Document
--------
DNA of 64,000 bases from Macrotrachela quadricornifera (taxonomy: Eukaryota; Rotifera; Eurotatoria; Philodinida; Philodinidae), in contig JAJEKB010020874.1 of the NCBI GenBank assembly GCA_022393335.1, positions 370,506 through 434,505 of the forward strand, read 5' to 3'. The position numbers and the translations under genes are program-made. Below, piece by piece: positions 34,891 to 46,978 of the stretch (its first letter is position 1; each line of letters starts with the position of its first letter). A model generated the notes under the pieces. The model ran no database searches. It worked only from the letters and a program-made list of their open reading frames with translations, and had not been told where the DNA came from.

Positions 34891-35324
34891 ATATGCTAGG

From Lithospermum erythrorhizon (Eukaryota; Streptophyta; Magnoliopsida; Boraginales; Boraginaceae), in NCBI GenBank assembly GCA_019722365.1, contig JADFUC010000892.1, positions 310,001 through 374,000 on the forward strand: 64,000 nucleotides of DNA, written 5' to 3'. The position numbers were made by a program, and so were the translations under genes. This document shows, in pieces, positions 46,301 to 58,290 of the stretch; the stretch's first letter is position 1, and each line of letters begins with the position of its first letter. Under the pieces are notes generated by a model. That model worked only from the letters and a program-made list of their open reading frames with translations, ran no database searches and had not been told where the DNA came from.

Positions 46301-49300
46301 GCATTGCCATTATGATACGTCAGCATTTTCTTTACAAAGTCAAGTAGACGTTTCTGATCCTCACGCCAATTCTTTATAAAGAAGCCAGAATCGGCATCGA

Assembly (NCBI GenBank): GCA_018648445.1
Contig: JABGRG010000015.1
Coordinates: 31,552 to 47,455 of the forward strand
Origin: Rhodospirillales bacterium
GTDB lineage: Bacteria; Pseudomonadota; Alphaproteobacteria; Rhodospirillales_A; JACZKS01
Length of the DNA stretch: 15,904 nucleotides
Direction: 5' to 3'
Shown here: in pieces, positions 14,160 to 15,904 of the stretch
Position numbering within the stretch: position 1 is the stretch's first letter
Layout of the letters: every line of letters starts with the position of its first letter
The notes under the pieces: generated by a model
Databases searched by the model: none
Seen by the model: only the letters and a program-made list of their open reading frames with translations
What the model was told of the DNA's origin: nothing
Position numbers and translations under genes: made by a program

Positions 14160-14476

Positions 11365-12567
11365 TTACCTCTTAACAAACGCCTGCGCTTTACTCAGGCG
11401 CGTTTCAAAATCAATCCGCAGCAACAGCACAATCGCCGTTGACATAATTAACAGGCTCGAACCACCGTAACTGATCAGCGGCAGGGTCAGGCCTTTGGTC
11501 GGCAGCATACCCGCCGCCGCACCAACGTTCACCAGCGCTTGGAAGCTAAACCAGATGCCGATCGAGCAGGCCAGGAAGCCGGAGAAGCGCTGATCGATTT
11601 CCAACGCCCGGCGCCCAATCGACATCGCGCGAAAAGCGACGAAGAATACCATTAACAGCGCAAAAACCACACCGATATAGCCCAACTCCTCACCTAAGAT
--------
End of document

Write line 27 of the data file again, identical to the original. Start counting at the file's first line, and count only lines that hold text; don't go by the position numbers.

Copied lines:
11601 CCAACGCCCGGCGCCCAATCGACATCGCGCGAAAAGCGACGAAGAATACCATTAACAGCGCAAAAACCACACCGATATAGCCCAACTCCTCACCTAAGAT